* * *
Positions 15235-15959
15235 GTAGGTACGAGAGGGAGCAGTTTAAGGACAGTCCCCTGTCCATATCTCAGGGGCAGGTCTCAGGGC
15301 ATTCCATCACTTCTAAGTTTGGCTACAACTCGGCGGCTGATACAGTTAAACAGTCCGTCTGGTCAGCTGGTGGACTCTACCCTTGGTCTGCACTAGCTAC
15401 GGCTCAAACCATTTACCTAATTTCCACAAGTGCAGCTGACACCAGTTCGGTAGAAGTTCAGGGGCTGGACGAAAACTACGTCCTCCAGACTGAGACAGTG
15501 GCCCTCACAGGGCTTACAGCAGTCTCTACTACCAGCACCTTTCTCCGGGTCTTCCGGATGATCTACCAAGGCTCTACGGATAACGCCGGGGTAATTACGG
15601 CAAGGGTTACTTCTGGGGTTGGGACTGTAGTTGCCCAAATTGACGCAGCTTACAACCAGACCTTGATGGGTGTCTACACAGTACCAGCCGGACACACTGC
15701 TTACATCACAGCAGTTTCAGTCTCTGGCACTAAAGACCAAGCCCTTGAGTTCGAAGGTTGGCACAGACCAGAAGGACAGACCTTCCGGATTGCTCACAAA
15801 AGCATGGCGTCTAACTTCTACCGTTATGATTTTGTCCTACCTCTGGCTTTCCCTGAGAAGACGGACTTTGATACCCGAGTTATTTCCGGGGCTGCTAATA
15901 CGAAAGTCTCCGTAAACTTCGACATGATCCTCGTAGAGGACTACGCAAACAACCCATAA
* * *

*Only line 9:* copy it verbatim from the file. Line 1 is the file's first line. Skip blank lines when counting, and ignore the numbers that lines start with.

15901 CGAAAGTCTCCGTAAACTTCGACATGATCCTCGTAGAGGACTACGCAAACAACCCATAA